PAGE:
My Dad was not the type of guy to check with you before he made a decision. We would be driving down the road when all of a sudden he would pull in to a restaurant and say, “Let’s eat!” as he was getting out of the car. Everything was at full speed; there never seemed to be any hesitation in his decision-making process, and it never occurred to him to ask your opinion when he had already deduced in his mind that this was the best choice. When I think about my parents during my childhood, I laugh. I see Mom bouncing around Dad as this feisty bulldog personality, always full of heart and ready to start dancing. Dad, on the other hand, was cool, logical, and unmoved by others. She always had him listening to her and smiling at her, but in the end, his decision was made with biblical backing and fact-deducing logic. People would look at Dad and think, “How does his poor wife put up with him?” He did not ask; he told. He liked things one way and was not open to changing them. Mom knew that Dad’s unchanging decisions were not to lord over her; they were just a part of who he was.
When I got married, I expected my husband to be that alpha male that my dad was; but he was not. We would be driving down the road and he would say, “Where do you want to eat?” I would smile and say, “Wherever you want to eat,” expecting him to quickly turn in to this or that place without hesitation. Instead, he would smile and say, “I don’t care. I want to take you where you want to go. Where would you like to go?” I wanted to be his Help Meet; I did not want him to be mine, so I would say, “I would like to go where you want to go. Where would you like to go? I am good with anything.” Whether I made the choice or he made the choice at that point, both of us were feeling a little unsatisfied.
My husband James is an idea man, what Mom calls a “visionary.” He comes up with all kinds of “wild” ideas. They are only “wild” because 99.9% of the population doesn’t think about what makes a car fly, or where The Cheesecake Factory gets their stainless steel countertops. He is a thinker, but usually about stuff unrelated to personal things.
I am very much like my dad in personality, and I was used to submitting under a strong personality like my own. I was ready to obey my husband, and I tried to tell him. I did not understand why he wouldn’t just boss me. I was frustrated that he did not “lead me.” Every time he asked my opinion, I would work to help him figure out what his opinion was. I didn’t want to give him my opinion because I wanted to help him realize he was the leader of this home. Both of us felt frustrated. I felt like I was trying so hard to submit, but he would not let me. That is when I really thought about what I was actually doing; it was the opposite of what God designed me to be—my husband’s Help Meet. What did James need? What did James want? What did James appreciate? What was James’ will? Well, he kept asking for my opinion. He seemed pleased when I worked with him. He liked me looking tailored and well put-together. Those were easy to comply with when I was paying attention, but what else? How could I help him? How could I make his life better? What exactly did he need? I knew he had a hard time seeing what was in front of him. He struggled with simple decisions because his brain was so busy with complicated ones.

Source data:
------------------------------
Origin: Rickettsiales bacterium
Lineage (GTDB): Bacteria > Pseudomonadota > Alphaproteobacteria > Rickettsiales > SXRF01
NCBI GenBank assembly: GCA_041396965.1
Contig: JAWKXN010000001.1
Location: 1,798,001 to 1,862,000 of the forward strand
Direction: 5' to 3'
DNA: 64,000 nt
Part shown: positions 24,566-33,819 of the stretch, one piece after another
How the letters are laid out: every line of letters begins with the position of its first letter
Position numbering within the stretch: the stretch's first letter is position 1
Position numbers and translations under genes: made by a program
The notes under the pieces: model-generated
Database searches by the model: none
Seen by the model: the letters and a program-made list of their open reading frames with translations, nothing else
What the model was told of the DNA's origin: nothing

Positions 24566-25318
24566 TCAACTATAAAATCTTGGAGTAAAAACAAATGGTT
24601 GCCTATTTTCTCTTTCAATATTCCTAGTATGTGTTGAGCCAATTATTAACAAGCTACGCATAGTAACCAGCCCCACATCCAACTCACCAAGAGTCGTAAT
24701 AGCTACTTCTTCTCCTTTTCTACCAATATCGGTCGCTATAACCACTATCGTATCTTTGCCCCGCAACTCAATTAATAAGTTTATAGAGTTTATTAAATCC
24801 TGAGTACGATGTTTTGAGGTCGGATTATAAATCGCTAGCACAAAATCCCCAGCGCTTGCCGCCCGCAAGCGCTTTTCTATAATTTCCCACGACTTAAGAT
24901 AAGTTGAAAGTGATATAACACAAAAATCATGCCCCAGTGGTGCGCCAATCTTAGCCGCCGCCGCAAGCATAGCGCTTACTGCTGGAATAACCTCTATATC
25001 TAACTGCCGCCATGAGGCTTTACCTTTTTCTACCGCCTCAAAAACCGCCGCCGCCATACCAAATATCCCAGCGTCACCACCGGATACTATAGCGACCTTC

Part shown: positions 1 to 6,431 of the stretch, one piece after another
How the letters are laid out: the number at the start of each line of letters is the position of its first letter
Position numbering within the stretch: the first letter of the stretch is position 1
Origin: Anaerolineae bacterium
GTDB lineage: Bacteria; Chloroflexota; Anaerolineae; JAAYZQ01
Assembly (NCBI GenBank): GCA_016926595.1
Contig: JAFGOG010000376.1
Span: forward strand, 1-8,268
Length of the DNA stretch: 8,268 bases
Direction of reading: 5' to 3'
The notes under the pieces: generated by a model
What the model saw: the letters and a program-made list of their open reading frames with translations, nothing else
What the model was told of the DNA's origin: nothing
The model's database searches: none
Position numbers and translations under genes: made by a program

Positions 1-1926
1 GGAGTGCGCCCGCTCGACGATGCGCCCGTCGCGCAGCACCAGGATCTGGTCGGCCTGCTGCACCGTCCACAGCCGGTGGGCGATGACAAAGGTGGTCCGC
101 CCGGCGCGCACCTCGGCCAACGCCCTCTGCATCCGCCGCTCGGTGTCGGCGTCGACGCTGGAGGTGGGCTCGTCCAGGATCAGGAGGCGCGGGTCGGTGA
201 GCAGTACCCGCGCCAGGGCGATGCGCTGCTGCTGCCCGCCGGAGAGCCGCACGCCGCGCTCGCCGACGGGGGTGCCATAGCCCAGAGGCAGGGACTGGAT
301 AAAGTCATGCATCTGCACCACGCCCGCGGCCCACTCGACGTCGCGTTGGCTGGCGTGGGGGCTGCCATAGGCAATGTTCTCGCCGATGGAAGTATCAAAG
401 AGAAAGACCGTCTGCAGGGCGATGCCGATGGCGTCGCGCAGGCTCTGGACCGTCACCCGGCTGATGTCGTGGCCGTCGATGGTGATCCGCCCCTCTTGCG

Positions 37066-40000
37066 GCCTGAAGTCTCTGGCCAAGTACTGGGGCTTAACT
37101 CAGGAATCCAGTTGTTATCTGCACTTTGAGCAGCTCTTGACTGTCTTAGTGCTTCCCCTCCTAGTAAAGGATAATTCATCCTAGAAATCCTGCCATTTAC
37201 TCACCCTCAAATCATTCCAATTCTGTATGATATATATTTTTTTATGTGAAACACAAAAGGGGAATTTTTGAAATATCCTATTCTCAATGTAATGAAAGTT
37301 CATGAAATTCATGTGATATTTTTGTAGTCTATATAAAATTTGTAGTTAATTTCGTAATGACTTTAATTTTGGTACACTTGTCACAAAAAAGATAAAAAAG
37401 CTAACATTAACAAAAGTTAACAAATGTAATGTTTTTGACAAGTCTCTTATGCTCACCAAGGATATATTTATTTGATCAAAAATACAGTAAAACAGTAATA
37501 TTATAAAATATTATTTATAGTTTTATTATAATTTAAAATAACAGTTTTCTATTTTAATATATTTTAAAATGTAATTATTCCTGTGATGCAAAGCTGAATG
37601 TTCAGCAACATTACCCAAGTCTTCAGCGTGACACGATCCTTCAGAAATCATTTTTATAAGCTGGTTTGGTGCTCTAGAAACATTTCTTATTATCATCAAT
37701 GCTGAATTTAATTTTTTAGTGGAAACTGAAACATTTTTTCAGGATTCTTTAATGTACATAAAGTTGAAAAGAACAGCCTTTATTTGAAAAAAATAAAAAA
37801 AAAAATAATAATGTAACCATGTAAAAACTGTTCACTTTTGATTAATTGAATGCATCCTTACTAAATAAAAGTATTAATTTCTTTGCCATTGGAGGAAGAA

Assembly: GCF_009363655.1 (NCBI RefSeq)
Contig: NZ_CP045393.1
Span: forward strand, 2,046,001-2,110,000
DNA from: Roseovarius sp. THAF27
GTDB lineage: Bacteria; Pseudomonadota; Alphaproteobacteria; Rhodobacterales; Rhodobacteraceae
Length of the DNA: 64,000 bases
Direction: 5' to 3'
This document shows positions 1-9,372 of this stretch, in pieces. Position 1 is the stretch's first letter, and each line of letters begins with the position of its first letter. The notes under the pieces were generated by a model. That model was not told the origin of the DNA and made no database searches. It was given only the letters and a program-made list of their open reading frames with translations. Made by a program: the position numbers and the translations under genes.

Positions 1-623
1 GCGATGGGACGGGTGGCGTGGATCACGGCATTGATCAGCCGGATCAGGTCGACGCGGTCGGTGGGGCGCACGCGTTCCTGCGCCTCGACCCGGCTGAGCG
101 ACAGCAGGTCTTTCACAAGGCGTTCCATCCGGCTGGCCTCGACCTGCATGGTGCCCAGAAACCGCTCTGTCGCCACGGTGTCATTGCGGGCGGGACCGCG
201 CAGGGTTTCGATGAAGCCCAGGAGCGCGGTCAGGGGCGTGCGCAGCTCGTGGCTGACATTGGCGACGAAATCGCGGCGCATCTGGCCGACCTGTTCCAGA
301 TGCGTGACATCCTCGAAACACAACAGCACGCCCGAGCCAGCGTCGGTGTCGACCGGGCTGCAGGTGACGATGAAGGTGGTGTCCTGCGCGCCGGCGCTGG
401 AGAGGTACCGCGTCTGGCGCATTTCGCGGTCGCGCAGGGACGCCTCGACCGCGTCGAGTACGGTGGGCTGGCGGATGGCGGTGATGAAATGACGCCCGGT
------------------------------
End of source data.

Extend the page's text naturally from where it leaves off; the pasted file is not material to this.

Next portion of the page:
So I began to help him see what did not come natural to him. Instead of trying to make him lead, I stopped my control issues and helped him. If he asked where I wanted to eat, I told him. If he asked my opinion, I gave it. In fact, I started telling him where I wanted to go, what I wanted to do, what my opinion was on this or that. He loved it! We became best friends. He needed me to be strong. He needed me to help him balance life. I found that it was a blast living as his Help Meet. He likes it when I am creative, working with him, and strong enough to stand on my own when he needs me to do so. We both found that we were two halves, but together we make a whole.

“A wise woman seeks to be part of her husband’s life. His interests become her interests. She looks for ways to help him in all his endeavors. When he needs a helping hand, it is her hand that is there first.”

~Debi Pearl